Facebook was forced to react (pun intended) to an avalanche of criticism from the likes of WordPress and an actual ban from the Apache Foundation during the late-summer and early-fall of 2017. Quincy Larson did a succinct write-up at the time on the events that ultimately led to Facebook switching the license over to MIT when React 16 was released on September 26, 2017.
The triumph of the opensource community seems to have accelerated interest in React. Notice the spike in Q4 2017 for React and its subsequent overtaking of Angular in the Google Trends chart above.
Facebook made the change somewhat begrudgingly, but it seems committed to it. You can expect drastically different conversations among your technology teams during front-end re-architecture conversations in the coming months: React is very popular and the licensing showstoppers have been removed.
Postscript: Building a simple model to predict technology maturity
At this point, a few notes on how we’re contemplating the industry data collected in connection with Cloud Catalog. One simplistic way to think of the data sources that we’ve leveraged so far in terms of predictive power is described in the table below.
|Job Posting Data Source →||Growth Trend or High-Demand||Stagnation Trend or Low Demand|
|Technology Forum & Search Engine Data Sources →||Growth Trend or Highly Mentioned||Technology is maturing||Technology is nascent|
|Stagnation Trend or Few Mentions||Technology is dying||Technology lacks popularity|
In the grip of one palm, we have data that is correlated with raw public interest in a technology or tool: snapshots of Q&A forums like StackOverflow and Google Search volume. While new versions of a framework or a newsworthy event could impact metrics coming from these sources, such events cause temporary blips in data. Overall, these are reasonable indicators of interest and usage over time.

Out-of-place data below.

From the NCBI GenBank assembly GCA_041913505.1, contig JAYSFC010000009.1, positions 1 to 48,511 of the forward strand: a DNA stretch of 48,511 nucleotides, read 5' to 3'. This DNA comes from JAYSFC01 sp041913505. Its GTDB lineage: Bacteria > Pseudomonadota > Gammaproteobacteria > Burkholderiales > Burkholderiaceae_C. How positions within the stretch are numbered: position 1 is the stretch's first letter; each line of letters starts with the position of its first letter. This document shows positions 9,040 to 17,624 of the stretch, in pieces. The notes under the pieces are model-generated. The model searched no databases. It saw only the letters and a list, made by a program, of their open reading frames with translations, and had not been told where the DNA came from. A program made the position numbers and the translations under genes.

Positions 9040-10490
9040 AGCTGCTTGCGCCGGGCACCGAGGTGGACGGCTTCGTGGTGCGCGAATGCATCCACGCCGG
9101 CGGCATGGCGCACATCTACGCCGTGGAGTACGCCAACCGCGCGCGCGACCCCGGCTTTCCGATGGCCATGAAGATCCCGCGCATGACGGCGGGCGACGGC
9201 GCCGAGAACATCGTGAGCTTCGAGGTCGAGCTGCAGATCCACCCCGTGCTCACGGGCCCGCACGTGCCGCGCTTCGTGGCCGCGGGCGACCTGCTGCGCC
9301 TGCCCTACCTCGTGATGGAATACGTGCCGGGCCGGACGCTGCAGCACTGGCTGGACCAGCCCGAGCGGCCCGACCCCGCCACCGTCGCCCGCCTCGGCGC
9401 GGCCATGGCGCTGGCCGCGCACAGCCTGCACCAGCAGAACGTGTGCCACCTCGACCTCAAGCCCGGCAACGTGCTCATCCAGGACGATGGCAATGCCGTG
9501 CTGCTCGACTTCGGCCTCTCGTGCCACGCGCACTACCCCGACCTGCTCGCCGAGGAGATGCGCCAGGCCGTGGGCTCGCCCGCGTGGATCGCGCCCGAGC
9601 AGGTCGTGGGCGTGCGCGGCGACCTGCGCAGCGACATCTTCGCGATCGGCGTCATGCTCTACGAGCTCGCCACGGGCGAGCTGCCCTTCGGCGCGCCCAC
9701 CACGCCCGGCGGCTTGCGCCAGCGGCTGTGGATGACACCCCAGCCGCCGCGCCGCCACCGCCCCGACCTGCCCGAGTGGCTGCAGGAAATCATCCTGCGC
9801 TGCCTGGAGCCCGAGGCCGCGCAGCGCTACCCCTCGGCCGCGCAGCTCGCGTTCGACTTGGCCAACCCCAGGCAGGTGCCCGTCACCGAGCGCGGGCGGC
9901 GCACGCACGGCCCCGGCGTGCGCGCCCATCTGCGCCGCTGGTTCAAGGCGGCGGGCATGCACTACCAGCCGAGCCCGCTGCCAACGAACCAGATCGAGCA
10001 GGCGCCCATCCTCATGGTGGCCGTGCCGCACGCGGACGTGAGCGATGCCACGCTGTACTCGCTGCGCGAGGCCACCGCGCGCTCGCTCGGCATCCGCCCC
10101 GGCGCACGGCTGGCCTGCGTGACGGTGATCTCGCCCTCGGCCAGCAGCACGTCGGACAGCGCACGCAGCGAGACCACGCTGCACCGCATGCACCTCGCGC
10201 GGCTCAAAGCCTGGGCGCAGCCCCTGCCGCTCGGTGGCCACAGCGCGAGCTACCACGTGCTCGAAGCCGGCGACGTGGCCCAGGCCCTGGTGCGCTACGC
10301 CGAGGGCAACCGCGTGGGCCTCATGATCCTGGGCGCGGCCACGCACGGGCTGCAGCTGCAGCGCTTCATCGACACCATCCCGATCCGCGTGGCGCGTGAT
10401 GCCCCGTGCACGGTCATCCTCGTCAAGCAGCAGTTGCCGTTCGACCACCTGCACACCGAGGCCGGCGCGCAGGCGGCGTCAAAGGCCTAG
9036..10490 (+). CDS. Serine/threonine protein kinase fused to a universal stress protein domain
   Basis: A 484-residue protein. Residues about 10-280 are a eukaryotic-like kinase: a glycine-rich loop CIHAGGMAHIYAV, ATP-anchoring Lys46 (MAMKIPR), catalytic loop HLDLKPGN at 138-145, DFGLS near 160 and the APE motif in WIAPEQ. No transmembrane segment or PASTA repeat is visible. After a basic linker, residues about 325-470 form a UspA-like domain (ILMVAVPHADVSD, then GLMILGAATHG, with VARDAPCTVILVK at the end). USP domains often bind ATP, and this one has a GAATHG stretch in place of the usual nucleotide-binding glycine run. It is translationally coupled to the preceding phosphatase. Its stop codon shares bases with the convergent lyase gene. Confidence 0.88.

In our other hand, we have data that indicates skill demand or, more specifically, unmet skill demand. In this data set, there are two reasons why skill demand goes unmet for a specific technical skill: (1) the technology is growing rapidly and there’s a limited talent pool, or (2) the technology is on its way out and the organization’s tech stack hasn’t caught up. The nature of the organizations doing the hiring provides additional dimensions by which the unmet skill demand can be explained.
Admittedly, this is a relatively tactical view of unmet skill demand. Broader studies examine the technology skills gap endemic to the United States like Gary Beach’s book, The U.S. Technology Skills Gap: What Every Technology Executive Must Know to Save America’s Future. The broader skills gap impacting organizations results from what Beach carefully documents as an inadequate and inactive response from public policy makers affecting America’s math and science educational system. Technology leaders should read and debate Beach’s recommendations. Too few are. Most are caught up in the micro impact of the macro forces he attributes to our hiring woes. Skill deprivation is setting in and the tight U.S. labor market is playing a role in firms’ ability to recruit technical talent.
Cloud Roster’s approach of examining skill demand by job role is relatively tactical, and that’s precisely what makes it actionable for managers at organizations. If you were hiring a full-stack developer, holding all else constant, which would you choose?
|Candidate A||Candidate B||Candidate C|
|Experience||Angular – 4 years||Angular – 2 years
React – 2 years
|React – 4 years|
The answer obviously must consider technical roadmap and budget. But it is complicated by changes in demand for expertise in platforms and technologies — and the corresponding differences in costs to recruit or train up technical expertise in those areas. Understanding leading indicators of a technology’s growth arc toward enterprise-grade maturity (or its slump to irrelevancy) enables sounder decision-making and forges a more balanced digital skills profile.
We have begun collecting data from multiple additional sources that would enable you to bring these insights to your organization, and we look forward to sharing those with you.